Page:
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-   -   I2S to S/PDIF (http://www.diyaudio.com/forums/digital-source/219879-i2s-s-pdif.html)

leres 17th September 2012 05:58 AM

I2S to S/PDIF
 
I have a satellite radio that is uses a CS4349 to do volume control and digital to analog conversion. I'm trying to use a twisted pear audio WM8804 board add digital output by converting I2S to S/PDIF.

I believe I need to configure the WM8804 for slave mode (AIF/MS L) and the receive source to the audio interface (TXSRC H). Since the CS4349 is configured for I2S with up to 24 bit data (DIF0 H, DIF1 L and DIF2 L) I configured the WM8804 for 24 bit I2S (AIFCONF1 L, AIFCONF0 H). The dip switches are right, left, right
and left.

Convenient test points on the tuner give access to SCLK (2.3 MHz):

http://xse.com/leres/scratch/sclk.PNG

LRCLK (44.1 KHz):

http://xse.com/leres/scratch/lrclk.PNG

and SDIN:

http://xse.com/leres/scratch/sdin.PNG

I'm not having luck getting the WM8804 to sync up and haven't found any examples of folks using a W8804 to do I2S to S/PDIF conversion. What am I doing wrong? The CS3449 does not have a master clock input but do I need to supply this to the W8804? Is what I'm attempting even possible in hardware mode? Would I be better off using a CS8406 to do this?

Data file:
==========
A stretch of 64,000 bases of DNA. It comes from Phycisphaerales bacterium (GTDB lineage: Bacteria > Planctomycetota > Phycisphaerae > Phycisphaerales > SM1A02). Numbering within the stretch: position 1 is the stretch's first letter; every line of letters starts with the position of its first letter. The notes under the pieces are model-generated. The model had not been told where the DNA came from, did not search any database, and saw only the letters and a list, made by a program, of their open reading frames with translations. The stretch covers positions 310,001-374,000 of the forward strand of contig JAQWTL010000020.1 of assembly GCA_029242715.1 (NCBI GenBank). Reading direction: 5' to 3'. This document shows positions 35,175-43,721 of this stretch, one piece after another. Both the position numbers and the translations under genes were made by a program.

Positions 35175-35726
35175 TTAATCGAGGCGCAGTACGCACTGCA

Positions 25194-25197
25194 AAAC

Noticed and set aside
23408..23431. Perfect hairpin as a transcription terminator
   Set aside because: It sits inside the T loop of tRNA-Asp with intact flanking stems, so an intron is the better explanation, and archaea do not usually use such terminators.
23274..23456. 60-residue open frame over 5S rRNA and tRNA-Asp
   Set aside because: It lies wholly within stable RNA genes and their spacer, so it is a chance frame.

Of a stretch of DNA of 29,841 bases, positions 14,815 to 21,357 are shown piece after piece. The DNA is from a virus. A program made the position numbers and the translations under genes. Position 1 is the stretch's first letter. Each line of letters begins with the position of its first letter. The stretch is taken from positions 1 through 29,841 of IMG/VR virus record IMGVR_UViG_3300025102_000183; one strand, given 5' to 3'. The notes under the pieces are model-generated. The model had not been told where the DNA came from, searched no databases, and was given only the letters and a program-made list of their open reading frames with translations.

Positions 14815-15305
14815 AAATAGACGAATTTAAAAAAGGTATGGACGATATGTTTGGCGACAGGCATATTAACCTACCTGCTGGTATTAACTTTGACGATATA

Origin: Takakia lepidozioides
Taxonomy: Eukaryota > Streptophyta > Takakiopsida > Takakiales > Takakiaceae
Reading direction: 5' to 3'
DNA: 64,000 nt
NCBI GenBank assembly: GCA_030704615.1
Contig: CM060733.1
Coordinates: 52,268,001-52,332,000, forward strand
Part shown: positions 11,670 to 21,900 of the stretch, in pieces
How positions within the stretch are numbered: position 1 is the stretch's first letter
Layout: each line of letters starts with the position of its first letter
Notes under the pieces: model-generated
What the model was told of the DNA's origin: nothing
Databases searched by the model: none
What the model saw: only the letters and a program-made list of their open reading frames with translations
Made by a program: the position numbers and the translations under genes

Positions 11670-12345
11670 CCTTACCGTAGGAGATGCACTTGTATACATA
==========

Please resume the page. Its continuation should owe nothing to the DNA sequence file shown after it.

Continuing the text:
harrylime6 22nd November 2012 04:18 PM

All good questions, leres. I too have been attempting I2S>S/PDIF conversion using the TPA S/PDIF Transceiver module without success. And when you search on the net for info there is not much available that I can find. USB>I2S? Yep, lots on that. USB>S/PDIF? Yep, some on that too. But virtually nothing on what you and I are attempting. Odd. Some time ago I read the WM8804 manual over a few times and decided that what we want to accomplish is only do-able in software mode. But never got around to an implementation of same. In any event, leres, let's hope one or both of us will eventually succeed. -harry

Avro Arrow 22nd November 2012 05:39 PM

What pins are you using for your I2S input?

I think that for the WM8804 to do what you want, you need to use
13, 14, 15 and 16 for your I2S input.

According to the Twisted Pear manual, configure as follows:
AIF/MS high (left)
TXSRC low (right)
AIFCONF1 high (left)
AIRCONF0 high (left)

DIN, BCLK, LRCLK and MCLK as inputs.

s3tup 22nd November 2012 06:08 PM

I did it for a bit different task, but i've confirmed this setup worked for transferring of I2S into SPDIF too:

SPDIF Back Sync

Configuration:
SDIN (3, HW/SW) = 0 (Hardware mode configuration)
SCLK (1, AIF_MS) = 0 (Slave mode, MCLK is INPUT)
CSB (5, TXSRC) = 1 (Transmit from Data_IN)

AIF_CONF[0..1] is up to you. I have used "00" mode for I2S@16BIT, but it ate the I2S@24BIT from DIR9001. I haven't noticed the DIR9001 output format, as everything worked flawlessly from the first touch.





Oh, i know what's the problem. Your SCLK (MCLK) is only 64Fs.
AFAIK Wolfson wants 128/256Fs.
You've gotta pump it up with some *2 frequency multiplier and then try again...

JensH 22nd November 2012 06:59 PM

I realize that the original question is relatively old, but I have some suggestions on what to do.